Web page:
3.            Great poets use many types of decorative devices to convey their ideas in an interesting way such as iteration, rhyme and other figures of speech such as metaphor, simile, personification, or antithesis in which words are used in other than literal sense, or in other than their ordinary locations like a student talking like a teacher; for some special effect.  In Sanskrit Dandi has systematised all such tricks in his book 'Dandi Alankãra' – 'दण्डि अलङ्कार'.  There is also a book in Tamil of the same name as 'தண்டியலங்காரம்'. This 'Alankãra' is only a cosmetic make believe and not real.  All decorations are like that only.  So, in classic literature that is known as 'Kãvya', whatever the decorative devices, the basic message is the inner meaning.  What gives life to literature, is the real meanings and feelings evoked.  That is known in Sanskrit as 'Rasam' that is the meaningful inner essence.  Description of nature, depiction of individual characters with their idiosyncrasies, feelings, emotions and responses depending upon the imagination and capacity for expression, makes novels enjoyable for reading and hearing known as 'Sravya Kãvyam' – 'श्रव्य काव्यं'.  The same thing if written as can be enacted on the stage with quotes of what each character is supposed to have spoken in sequence, with stage directions, divided into a number of scenes; becomes the 'drushya kãvyam' – 'दृश्य काव्यं', that is Drama.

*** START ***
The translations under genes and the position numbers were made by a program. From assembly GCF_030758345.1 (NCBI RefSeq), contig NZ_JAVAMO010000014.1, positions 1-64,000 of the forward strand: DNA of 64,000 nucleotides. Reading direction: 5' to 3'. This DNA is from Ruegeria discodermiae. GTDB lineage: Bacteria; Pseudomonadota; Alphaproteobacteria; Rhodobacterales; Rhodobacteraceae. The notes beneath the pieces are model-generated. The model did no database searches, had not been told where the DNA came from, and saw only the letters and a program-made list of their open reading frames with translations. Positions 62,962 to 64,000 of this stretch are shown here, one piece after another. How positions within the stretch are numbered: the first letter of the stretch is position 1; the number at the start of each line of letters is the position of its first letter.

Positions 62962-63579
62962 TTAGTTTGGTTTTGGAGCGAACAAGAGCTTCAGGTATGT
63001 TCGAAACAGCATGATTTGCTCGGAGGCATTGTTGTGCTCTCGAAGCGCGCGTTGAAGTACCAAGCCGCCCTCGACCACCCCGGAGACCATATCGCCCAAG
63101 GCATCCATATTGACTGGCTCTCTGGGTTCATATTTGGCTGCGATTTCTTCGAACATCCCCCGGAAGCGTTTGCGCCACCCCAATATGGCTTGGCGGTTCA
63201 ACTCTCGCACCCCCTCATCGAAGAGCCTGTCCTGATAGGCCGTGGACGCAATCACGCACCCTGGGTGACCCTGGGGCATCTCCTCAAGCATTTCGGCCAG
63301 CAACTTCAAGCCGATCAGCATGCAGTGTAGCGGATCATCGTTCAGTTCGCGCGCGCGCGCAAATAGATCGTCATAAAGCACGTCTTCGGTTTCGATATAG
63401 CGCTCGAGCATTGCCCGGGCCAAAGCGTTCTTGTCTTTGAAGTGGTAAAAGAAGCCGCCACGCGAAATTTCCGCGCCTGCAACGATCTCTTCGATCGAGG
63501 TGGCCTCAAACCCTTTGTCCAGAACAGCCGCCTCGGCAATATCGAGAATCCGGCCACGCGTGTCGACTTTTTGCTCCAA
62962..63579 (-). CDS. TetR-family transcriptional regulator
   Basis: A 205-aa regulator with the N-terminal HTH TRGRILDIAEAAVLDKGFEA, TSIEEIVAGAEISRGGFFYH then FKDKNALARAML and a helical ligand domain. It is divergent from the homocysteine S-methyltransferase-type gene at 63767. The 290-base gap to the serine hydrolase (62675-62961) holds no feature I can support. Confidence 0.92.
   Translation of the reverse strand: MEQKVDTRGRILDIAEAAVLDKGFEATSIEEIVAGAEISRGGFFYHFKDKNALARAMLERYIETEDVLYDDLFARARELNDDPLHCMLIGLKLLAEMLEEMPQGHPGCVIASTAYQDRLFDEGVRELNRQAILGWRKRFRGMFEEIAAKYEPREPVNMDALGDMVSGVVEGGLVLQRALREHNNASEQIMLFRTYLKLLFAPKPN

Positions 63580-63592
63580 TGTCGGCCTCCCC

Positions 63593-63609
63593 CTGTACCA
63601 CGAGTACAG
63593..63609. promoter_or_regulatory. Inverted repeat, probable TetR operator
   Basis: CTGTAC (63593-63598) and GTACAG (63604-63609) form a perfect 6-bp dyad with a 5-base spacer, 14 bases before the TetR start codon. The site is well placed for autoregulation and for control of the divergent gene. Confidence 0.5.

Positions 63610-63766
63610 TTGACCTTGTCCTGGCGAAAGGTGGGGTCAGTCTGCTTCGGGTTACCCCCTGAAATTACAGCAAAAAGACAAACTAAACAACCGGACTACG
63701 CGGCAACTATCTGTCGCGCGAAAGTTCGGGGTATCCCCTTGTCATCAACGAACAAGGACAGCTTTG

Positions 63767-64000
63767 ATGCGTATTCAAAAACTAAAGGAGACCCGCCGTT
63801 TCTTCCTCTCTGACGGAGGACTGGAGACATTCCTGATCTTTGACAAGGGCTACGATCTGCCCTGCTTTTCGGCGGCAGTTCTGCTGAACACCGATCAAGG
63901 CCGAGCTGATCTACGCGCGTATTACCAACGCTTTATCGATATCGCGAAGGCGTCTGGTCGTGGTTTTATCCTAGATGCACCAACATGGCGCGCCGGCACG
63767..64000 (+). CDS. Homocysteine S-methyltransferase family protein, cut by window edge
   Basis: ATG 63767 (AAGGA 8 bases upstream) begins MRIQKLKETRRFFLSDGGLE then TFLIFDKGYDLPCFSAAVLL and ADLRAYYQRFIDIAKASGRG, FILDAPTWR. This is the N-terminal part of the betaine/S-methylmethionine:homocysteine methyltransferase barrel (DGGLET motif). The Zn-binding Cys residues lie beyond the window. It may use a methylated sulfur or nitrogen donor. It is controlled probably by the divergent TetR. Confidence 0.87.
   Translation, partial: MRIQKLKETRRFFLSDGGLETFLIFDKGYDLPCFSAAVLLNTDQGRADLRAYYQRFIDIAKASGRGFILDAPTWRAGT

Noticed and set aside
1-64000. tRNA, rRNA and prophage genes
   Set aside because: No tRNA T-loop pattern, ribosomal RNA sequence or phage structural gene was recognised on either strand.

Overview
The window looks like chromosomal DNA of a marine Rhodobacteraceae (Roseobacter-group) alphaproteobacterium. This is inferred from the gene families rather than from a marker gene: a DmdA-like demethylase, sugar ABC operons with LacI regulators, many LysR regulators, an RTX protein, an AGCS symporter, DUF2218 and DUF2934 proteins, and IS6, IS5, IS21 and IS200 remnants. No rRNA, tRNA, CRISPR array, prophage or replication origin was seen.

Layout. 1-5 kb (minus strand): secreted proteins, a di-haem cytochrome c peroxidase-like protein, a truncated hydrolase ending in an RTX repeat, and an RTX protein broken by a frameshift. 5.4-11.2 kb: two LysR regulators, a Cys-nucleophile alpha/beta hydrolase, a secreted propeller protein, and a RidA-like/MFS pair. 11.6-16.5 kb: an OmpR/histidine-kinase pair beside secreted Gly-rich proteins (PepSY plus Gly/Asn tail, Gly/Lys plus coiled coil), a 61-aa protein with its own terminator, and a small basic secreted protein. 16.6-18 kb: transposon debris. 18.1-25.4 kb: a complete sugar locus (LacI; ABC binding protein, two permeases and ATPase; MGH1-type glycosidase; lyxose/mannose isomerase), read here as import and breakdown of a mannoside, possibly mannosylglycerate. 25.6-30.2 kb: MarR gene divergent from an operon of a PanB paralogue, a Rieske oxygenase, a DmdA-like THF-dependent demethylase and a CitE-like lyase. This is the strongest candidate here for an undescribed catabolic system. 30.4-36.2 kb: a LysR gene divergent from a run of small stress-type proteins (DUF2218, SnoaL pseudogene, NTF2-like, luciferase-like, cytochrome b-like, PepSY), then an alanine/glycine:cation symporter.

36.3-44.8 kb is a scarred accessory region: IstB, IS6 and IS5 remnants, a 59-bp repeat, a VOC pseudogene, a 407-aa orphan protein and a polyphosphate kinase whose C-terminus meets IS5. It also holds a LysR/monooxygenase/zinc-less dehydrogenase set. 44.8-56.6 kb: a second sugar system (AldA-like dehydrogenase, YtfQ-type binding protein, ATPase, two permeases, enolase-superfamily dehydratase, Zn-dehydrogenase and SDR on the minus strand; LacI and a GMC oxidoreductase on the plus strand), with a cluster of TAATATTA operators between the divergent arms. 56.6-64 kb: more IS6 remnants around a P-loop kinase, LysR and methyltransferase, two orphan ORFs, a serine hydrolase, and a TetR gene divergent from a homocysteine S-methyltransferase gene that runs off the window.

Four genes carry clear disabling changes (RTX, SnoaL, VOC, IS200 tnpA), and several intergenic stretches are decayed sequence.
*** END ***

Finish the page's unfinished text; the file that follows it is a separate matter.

4.            Instead of physical scenes before our eyes with actors coming before us on stage, enacting various scenes and expressing various scenes, some people may love to enjoy all this more by way of their own imagination. So a good writer of Dramas or what is known as 'Sãhitya Karta' may let the reader imagine the nuances by the power of suggestion, innuendoes, indirect implications and allusions known in Sanskrit for example as 'dhvani and vyangya' – 'ध्वनि व व्यङ्ग्य'.  The Director of the Drama or Cinema makes use of further tricks up his sleeve such as, background sound effects, asides and stage-whisper.  In the dramas of Kãlidãsa use of such 'indirect suggestions' are to be found aplenty.  Just because it is drama does not mean that everything was all on the shop-window! For example if we read his dramas such as 'Shakuntalam' and or 'Maha Vira Charitam', like you read any paper-back novels, you will be astounded and simply flabbergasted by the clever tricks played by the author, that it may even be better in front of your mind's eyes, than seeing it being enacted on the stage!  Of course, this depends on individual abilities to imagine and preferences to exercise one's mind!  Generally people do not prefer to exercise their minds by reading poetry and let one's imagination visualise the scene, but rather opt for the easier way of going to a drama which they attend in big crowds.  So, more than a book of poetry or a novel drama seems to be a more powerful medium for conveying the message.